New Product May Offer Solution for Restaurants on a Quest for Healthier Fried Food
TERRE HAUTE, Ind. - The New York City Board of Health made a recent unanimous decision to require all the city’s restaurants and foodservice establishments to remove artificial trans fat. Places like Chicago and California are falling in line with discussions about similar laws that would remove the partially hydrogenated oils or trans fats from food served in their restaurants. The Center of Science in the Public Interest, a Washington, D.C.-based consumer group, reports that cities such as Seattle, Philadelphia, Washington and Boston are also taking a hard look at restaurant foods.
For many restaurants New York’s decision will require a complete rework of many of their recipes, and that involves more than just substituting one product for another. To replace the trans fats in some products could change the taste, texture and cost of some popular items. Companies like McDonald’s, Wendy’s and Taco Bell must do extensive research to come up with alternatives that will convince consumers that these new improved items taste as good as the originals.
These concerns are foremost in the minds many restaurant owners. “Customers and legislation are dictating the elimination of trans fat,” says Jim Papanton, president of Scientific Oils. “The problem is that trans-fat-free oils are more expensive, less durable and break down quicker during frying. All of these will mean more expense to the foodservice professional.”
Some experts say that trans fats are even worse for the heart and blood vessels than saturated fats. The FDA estimates that the average daily intake of trans fat in the U. S. population is about 5.8 grams or 2.6 percent of calories per day for individuals 20 years of age and older. According to the American Heart Association, evidence suggests that consumption of trans fat raises LDL (“bad”) cholesterol levels and lowers HDL (“good”) cholesterol levels, causing the arteries to become clogged and increasing the risk of developing heart disease and stroke.
Lightspeed Research, a global interactive market research solutions provider, reports that most Americans are convinced that removing trans fats from restaurant foods will result in healthier diets, but consumers and restaurant owners alike have concerns about the impact on food costs and flavor.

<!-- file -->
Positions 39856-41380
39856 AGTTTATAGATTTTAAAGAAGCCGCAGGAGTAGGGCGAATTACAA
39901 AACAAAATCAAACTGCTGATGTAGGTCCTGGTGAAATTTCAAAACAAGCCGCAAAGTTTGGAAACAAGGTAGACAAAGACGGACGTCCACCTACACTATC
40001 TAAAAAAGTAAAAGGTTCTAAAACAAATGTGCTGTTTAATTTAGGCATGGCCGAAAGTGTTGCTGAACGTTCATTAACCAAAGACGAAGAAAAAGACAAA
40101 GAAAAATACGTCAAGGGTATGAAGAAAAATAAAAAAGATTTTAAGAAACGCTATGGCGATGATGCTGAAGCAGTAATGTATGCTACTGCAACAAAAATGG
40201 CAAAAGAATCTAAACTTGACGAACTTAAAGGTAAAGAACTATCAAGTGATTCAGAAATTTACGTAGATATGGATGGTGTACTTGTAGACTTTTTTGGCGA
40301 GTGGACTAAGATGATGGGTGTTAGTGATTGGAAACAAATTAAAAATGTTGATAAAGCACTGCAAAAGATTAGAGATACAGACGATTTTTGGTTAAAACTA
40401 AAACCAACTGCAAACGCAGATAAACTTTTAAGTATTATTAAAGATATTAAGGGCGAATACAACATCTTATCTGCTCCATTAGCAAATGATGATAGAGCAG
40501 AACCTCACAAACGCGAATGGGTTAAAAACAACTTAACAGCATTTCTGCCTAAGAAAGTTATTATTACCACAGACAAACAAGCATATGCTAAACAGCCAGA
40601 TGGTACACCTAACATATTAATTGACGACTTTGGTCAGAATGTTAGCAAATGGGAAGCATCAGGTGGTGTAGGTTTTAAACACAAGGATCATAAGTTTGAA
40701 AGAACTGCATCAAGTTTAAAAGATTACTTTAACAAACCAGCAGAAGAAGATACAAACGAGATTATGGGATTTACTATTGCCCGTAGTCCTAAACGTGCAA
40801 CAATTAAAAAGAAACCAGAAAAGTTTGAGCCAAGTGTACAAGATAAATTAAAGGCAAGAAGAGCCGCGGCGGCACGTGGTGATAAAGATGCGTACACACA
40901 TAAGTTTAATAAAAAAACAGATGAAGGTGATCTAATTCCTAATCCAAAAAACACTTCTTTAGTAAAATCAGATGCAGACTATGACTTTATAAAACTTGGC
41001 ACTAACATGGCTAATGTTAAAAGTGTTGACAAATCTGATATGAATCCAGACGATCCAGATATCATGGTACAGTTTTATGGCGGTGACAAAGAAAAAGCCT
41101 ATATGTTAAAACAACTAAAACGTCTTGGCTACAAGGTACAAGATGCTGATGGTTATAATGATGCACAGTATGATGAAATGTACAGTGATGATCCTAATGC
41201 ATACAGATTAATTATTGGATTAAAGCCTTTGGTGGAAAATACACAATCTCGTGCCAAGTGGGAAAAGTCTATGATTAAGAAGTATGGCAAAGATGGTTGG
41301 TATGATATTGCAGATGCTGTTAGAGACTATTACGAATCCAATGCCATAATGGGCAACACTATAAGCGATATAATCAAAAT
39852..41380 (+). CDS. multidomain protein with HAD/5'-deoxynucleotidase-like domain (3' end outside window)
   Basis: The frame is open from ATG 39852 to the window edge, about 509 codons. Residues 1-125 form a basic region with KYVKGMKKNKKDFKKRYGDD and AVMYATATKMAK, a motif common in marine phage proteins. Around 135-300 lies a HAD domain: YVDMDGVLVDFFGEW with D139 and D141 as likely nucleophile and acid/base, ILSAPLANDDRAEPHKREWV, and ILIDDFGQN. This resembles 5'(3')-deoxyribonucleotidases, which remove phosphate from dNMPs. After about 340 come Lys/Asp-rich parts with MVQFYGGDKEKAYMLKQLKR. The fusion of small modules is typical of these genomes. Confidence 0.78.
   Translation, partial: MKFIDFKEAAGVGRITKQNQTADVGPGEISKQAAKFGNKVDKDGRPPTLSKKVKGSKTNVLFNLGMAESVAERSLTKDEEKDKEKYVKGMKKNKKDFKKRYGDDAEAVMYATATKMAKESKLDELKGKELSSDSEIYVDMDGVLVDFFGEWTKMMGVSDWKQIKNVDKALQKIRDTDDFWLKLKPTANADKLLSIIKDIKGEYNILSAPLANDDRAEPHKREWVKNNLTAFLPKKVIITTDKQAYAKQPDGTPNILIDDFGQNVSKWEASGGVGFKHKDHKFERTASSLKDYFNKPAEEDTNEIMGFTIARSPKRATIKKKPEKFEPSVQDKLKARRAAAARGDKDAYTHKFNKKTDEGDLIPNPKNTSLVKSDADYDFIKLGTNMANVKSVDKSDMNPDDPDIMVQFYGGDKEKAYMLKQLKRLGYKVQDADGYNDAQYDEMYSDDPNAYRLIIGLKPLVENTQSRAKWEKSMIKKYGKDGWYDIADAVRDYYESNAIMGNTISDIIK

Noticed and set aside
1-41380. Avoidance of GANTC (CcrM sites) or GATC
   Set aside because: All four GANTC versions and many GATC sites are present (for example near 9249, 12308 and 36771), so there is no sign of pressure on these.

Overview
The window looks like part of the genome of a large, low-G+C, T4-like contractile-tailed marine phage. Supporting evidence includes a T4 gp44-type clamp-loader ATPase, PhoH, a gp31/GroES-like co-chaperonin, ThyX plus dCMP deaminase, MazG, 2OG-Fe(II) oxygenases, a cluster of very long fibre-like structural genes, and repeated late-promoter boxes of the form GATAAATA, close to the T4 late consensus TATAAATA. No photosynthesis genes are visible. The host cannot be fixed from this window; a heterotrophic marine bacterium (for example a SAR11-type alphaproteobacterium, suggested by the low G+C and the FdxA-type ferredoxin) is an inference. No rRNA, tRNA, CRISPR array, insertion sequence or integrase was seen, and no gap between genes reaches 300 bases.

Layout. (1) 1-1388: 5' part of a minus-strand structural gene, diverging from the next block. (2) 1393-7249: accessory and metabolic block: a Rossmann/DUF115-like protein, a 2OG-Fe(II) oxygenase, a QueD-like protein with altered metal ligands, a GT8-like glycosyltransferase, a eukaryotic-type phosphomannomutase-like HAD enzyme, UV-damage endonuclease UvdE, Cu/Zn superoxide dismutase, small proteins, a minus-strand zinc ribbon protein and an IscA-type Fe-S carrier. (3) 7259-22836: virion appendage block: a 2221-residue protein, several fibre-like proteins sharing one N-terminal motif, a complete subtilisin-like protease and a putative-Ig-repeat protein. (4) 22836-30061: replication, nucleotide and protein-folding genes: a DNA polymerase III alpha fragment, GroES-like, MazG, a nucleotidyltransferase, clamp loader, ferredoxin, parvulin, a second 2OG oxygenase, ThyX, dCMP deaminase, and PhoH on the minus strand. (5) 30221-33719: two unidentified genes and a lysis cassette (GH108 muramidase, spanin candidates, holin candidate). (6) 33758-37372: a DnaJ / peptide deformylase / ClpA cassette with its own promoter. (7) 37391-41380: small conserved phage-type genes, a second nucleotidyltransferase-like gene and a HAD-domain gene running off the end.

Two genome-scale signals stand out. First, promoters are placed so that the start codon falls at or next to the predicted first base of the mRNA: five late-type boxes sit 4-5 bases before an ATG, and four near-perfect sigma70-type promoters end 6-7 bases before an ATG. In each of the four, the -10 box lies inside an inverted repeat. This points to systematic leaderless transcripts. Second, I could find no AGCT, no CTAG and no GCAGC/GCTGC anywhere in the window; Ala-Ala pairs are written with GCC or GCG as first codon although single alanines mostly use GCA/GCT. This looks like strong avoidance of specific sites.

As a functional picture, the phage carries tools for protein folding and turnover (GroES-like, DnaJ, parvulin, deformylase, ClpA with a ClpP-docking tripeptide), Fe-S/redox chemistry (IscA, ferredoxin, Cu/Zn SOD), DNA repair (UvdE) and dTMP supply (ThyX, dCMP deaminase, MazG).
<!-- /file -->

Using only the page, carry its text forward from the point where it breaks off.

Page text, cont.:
While cost and taste are important considerations, most health experts applaud this movement to provide healthier foods. According to the Harvard School of Public Health, researchers estimate that eliminating trans fats from the U. S. food supply could prevent between 6 and 19 percent of heart attacks and related deaths each year—a number which could represent up to 200,000 lives in the U.S. annually.
Clabber Girl Corporation has set out to help the foodservice industry find an innovative solution for better, healthier frying with trans-fat-free oils. In 2005, with more than 3 million people at risk from accidental exposure to peanut products and with food allergies on the rise, Clabber Girl became the first manufacturing facility in the United States to implement a peanut-free protocol.
Clabber Girl’s new product is patented OilFlexTM, an antioxidant oil stabilizer designed to implement a comprehensive oil management program and provide healthier fried foods that absorb less oil. It is the perfect companion to trans fat free frying oils because it extends the life on these more expensive oils.
“Added to frying oil, OilFlexTM reduces the amount of oil absorption into foods and slows down degradation of the oil,” explains Eric Gloe, vice president of sales and marketing for Clabber Girl. “For those operators who switch to the higher-priced trans-fat-free oils, OilFlexTM often allows them to see their overall shortening costs remain unchanged,” says Gloe, “because it promotes longer fry life and reduced loss through absorption.”
Gloe added that much of the restaurant’s extra expense is offset because the product slows down the breakdown of frying oil while reducing oil loss. OilFlexTM also eliminates the need for filter powders, filter pads and boilouts.
“The first thing I noticed (after using OilFlexTM) was the fries, fish and chicken sandwiches absorbed less oil!” said franchise owner Bob Cahill of St. Charles, IL. “Our oil lasted longer and we used less.”
Most importantly this product will allow the restaurant industry to serve their customers healthier fried foods. Foods cooked in the trans fat free oils utilizing the OilFlexTM product will not only be free of trans fats but will be much lower in total fat and have a healthier nutritional profile.
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